Department of Science and Technology
11 October 2019
The science and technology department holds the view that, if South Africa’s economy is to advance along the trajectory set out in the National Development Plan, a strong, coherent and effective national system of innovation (NSI) is crucial.
The department highlighted this during a briefing in parliament on its 2018/19 Annual Report.
Reference was made to the 2019 White Paper on Science, Technology and Innovation, approved by cabinet in March 2019.
In a statement released at the time, the department described the new White Paper, which identifies the Fourth Industrial Revolution as a key focus, as placing science, technology and innovation (STI) at the centre of South Africa’s development agenda.
Following its decision, Cabinet declared that “science and innovation often heralds a different way of doing things and allows us to deal with the longstanding challenges in a decisive and cost effective manner”.
Cabinet added that the proposals in the White Paper “seek to address policy coherence, development of human capabilities, knowledge expansion, innovation, performance and increased investment”.
The department holds the view that the White Paper sets down the long-term policy direction to boost economic development and inclusive growth.
Some of the issues contained in the White Paper include raising the profile of STI in South Africa, strengthening partnerships between business, government, academia and civil society, growing the human resource base of the national system of innovation and boosting investment in STI.
In the briefing, the department declared that the White Paper on STI represents a number of shifts in South African STI policy including a deliberate focus on inclusion such as involving civil society and industry in planning; elevating STI consultation to the level of the presidency to support strategic sectors; the use of publicly funded R&D and support for grassroots innovation to transform ownership of the local economy; institutionalised budget coordination for public STI and targeted internationalisation efforts to support innovation and commercialization.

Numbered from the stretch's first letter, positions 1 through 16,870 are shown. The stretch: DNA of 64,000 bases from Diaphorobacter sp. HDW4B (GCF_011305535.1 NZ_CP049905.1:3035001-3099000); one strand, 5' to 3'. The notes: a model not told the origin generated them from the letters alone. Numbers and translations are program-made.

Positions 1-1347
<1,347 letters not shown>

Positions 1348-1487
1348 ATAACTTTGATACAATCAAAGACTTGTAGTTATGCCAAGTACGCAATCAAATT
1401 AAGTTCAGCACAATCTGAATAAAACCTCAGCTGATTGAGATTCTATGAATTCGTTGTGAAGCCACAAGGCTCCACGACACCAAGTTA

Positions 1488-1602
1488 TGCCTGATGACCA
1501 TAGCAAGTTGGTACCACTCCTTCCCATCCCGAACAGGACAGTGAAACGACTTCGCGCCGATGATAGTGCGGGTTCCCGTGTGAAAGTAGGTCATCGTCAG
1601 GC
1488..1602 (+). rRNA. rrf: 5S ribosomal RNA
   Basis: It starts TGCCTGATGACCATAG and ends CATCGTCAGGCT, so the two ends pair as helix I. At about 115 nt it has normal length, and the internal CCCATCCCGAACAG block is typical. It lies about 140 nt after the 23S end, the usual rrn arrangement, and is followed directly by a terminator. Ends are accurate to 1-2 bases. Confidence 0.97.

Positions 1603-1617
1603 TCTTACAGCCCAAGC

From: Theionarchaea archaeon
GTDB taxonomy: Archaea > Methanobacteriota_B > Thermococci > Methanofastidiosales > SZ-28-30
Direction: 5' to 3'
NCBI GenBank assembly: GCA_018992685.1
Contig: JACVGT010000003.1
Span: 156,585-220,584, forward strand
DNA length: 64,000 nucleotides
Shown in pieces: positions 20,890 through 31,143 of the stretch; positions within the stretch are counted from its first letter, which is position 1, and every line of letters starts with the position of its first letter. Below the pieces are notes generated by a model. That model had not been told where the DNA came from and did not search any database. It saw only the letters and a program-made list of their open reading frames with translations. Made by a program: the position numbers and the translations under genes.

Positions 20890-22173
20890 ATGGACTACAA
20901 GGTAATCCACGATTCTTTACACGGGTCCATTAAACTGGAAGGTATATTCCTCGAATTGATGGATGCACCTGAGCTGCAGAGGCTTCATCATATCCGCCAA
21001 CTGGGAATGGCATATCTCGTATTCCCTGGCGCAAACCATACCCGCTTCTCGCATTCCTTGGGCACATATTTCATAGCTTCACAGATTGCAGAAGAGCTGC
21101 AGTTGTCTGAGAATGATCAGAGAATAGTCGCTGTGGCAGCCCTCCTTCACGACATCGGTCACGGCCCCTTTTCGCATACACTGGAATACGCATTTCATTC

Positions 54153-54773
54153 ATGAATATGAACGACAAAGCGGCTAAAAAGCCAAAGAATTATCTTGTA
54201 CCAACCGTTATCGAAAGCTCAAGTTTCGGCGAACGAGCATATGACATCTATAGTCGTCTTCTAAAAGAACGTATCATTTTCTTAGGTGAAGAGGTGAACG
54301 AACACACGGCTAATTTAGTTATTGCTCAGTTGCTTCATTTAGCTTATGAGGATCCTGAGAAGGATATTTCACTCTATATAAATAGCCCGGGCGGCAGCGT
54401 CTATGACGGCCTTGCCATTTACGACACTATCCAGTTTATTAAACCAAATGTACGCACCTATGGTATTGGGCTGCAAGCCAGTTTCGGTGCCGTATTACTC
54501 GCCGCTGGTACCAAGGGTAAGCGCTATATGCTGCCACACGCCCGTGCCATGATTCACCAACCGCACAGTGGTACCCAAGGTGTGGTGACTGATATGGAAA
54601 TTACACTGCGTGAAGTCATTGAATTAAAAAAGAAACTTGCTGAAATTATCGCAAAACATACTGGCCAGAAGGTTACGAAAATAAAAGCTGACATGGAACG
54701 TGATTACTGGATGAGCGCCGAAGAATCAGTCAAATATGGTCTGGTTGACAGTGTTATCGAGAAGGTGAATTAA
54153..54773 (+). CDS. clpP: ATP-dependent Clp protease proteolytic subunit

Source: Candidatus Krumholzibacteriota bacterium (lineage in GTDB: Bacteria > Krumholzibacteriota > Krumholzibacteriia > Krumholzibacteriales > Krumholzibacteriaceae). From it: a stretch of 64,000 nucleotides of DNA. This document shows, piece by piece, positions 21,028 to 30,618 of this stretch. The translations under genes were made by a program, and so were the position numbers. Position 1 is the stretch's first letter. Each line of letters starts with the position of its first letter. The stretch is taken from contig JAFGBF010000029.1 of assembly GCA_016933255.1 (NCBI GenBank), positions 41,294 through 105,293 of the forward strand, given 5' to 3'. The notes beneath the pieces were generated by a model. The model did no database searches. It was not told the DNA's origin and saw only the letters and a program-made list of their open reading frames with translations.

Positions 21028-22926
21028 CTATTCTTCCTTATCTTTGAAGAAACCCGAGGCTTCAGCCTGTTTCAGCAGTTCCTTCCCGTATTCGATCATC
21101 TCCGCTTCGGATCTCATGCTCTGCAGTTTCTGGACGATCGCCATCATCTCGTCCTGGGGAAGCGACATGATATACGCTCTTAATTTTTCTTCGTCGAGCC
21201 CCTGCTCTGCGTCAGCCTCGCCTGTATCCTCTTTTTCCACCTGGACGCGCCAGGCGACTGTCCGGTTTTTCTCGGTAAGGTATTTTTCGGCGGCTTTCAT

Objectives of the White Paper include ensuring a whole-of-government approach to innovation via an Innovation Compact to drive coherence and coordination; elevating STI planning to the highest levels of government; increasing the spatial footprint of innovation to develop provincial and local innovation systems; expanding and transforming human capabilities for STI, including a focus on technical and new skills for the future and institutionalising systemic STI monitoring, evaluation and policy learning.
Strategic outcomes focused on in the briefing include a responsive, coordinated and efficient NSI; increased knowledge generation; human capital development; support for technology stations; using knowledge for economic development; knowledge utilization for inclusive development; international cooperation and resources; international resources and multilateral cooperation.
Meanwhile, the portfolio committee on Higher Education, Science and Technology recently approved the Convention Establishing the Square Kilometre Array Observatory.
In a statement, the committee pointed out that the Square Kilometre Array will “act as a catalyst for science, technology and engineering business opportunities, jobs and innovation, with the potential to put Africa on the map as a world Big Data and analytics hub”.
The committee chairperson, Philly Mapulane, declared that the “adoption by the committee of this Convention Establishing Square Kilometre Array Observatory represents a signification development in the process of formal ratification by Parliament of this important international protocol that will facilitate the biggest scientific collaboration the world has ever seen, and will further help to attract foreign direct investment into our country.”